The burning ban goes into effect at 5 p.m. on Thursday, May 30, 2019, and will remain in effect until further notice. The N.C. Forest Service will continue to monitor conditions.
Under North Carolina law, the ban prohibits all open burning in the affected counties, regardless of whether a permit was issued. The issuance of any new permits has also been suspended until the ban is lifted. Violating the burn ban incurs a $100 fine plus $180 court costs. The person responsible for setting a fire may be liable for reimbursing the N.C. Forest Service for any expenses related to extinguishing it.
"The dry weather conditions these last few weeks, plus the potential for an increase in human-caused wildfires in the region, makes this ban on open burning necessary," said Agriculture Commissioner Steve Troxler. "During the month of May, there have been 355 wildfires statewide, covering 1,348 acres. This burn ban is a proactive step to protect lives and property by preventing human-caused wildfires."
Local fire departments and law enforcement officers are assisting the N.C. Forest Service in enforcing the burn ban.
Answers to frequently asked questions
Q: What is open burning?
A: Open burning includes burning leaves, branches or other plant material. In all cases, burning trash, lumber, tires, newspapers, plastics or other non-vegetative material is illegal.
Q: May I still use my grill or barbeque?
A: Yes, if no other local ordinances prohibit their use.
Q: How should I report a wildfire?
A: Call 911 to report a wildfire.
Q: My local fire marshal has also issued a burn ban for my county. What does this mean?
A: The burn ban issued by the N.C. Forest service does not apply to a fire within 100 feet of an occupied dwelling. Local government agencies have jurisdiction over open burning within 100 feet of an occupied dwelling. The N.C. Forest Service has advised county fire marshals of the burning ban and asked for their consideration of also implementing a burning ban. If a fire within a 100-foot area of a dwelling escapes containment, a North Carolina forest ranger may take reasonable steps to extinguish or control it. The person responsible for setting the fire may be liable for reimbursing the N.C. Forest Service for any expenses related to extinguishing it.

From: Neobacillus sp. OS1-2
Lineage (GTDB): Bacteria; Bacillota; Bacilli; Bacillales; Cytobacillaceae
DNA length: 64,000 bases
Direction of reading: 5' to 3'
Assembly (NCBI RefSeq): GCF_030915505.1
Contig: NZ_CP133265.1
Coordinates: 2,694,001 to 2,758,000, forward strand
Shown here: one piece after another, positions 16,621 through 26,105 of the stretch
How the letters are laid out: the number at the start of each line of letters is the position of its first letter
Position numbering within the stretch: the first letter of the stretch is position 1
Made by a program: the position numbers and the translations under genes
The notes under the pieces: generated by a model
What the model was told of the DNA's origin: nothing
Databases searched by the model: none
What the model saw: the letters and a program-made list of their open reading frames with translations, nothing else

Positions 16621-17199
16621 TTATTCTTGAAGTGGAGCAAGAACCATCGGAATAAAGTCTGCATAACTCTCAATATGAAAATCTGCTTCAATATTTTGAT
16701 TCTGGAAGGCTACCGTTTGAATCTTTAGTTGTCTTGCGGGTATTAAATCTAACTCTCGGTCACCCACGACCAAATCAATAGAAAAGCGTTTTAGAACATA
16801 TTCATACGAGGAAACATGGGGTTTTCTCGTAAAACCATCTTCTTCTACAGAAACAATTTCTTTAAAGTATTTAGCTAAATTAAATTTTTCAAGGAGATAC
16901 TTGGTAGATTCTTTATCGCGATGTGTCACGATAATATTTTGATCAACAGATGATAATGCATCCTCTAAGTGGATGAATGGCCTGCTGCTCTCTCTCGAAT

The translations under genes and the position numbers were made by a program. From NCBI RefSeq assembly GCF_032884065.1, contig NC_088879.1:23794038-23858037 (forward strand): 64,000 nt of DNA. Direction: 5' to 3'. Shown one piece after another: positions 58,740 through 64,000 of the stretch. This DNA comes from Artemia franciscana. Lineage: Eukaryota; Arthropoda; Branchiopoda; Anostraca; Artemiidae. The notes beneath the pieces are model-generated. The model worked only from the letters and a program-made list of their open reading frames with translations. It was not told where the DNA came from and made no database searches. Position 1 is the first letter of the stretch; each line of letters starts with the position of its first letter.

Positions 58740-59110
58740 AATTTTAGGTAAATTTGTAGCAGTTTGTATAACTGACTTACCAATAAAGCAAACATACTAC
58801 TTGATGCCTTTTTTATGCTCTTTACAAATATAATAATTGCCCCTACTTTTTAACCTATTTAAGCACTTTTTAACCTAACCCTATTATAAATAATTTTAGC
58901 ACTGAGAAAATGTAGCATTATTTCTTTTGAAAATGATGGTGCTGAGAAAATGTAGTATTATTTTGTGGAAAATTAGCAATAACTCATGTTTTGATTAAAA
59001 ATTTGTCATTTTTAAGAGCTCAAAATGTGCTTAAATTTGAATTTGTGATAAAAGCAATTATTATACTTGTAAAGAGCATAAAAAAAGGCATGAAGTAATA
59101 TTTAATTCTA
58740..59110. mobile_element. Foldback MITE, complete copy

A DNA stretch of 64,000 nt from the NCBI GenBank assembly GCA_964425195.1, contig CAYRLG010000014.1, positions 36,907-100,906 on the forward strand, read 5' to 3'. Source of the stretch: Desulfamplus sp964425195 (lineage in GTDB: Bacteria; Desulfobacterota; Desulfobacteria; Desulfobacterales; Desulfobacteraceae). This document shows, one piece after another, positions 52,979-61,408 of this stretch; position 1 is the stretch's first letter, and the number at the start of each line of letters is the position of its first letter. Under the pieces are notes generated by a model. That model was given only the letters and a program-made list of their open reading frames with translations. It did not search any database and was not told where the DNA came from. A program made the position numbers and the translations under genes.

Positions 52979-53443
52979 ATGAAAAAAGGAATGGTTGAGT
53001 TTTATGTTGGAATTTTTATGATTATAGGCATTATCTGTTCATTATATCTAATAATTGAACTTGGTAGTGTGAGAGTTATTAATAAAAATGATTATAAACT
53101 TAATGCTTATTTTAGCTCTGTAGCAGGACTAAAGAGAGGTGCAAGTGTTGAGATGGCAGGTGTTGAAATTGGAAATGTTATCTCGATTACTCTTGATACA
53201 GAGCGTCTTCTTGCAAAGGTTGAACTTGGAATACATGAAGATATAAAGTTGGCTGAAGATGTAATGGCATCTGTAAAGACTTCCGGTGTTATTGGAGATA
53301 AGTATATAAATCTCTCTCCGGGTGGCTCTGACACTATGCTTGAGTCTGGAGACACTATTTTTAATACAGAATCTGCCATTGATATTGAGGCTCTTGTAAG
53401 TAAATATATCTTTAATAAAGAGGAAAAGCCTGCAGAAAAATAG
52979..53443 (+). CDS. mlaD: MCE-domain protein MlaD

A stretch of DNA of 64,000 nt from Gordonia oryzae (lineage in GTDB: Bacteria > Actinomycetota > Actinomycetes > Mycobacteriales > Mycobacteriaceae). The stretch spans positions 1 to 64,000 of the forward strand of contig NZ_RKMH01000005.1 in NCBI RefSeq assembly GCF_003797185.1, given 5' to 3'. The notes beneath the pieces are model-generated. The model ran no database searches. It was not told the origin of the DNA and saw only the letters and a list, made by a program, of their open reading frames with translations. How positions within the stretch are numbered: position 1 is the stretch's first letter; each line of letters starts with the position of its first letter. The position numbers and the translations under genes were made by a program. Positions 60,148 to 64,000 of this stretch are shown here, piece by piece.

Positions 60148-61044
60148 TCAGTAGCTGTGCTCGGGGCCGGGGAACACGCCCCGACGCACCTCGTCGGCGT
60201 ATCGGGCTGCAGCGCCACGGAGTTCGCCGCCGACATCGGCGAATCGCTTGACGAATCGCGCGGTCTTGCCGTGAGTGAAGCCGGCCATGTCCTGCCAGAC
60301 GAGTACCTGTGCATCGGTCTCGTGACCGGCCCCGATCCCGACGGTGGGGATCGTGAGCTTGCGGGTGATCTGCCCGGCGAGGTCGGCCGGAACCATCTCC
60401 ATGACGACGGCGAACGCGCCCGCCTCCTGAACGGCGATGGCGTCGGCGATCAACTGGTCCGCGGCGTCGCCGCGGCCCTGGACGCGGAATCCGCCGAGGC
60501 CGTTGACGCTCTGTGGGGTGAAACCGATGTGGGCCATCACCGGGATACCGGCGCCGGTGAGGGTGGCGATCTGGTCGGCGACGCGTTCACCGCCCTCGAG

Q: Are there other instances which impact open burning?
A: Local ordinances and air quality regulations may impact open burning. For instance, outdoor burning is prohibited in areas covered by Code Orange or Code Red air quality forecasts. Learn more about air quality forecasts on the Air Quality Website
Q: Can I have a campfire when I go camping?
A: Campfires would be considered open burning and are not exempt from the burn ban. Portable gas stoves or grills are alternate methods for cooking food while camping during a burn ban.
Q: What can I do to protect my house against the risk of wildfire?
A: Learn about wildfire risk assessments and preparedness and prevention plans on the N.C. Forest Service website
Residents with questions regarding their specific county can contact their county ranger with the N.C. Forest Service or their county fire marshal’s office.
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May 29, 2019
N.C. Forest Service urges extreme caution with fire
Careless debris burning is the leading cause of wildfires in North Carolina
RALEIGH - The N.C. Forest Service urges everyone to be cautious with fire. The lack of rainfall in most areas has increased the probability of wildfires, especially within the eastern portion of the state. The U.S. Drought Monitor lists 21 counties in southeast North Carolina as abnormally dry.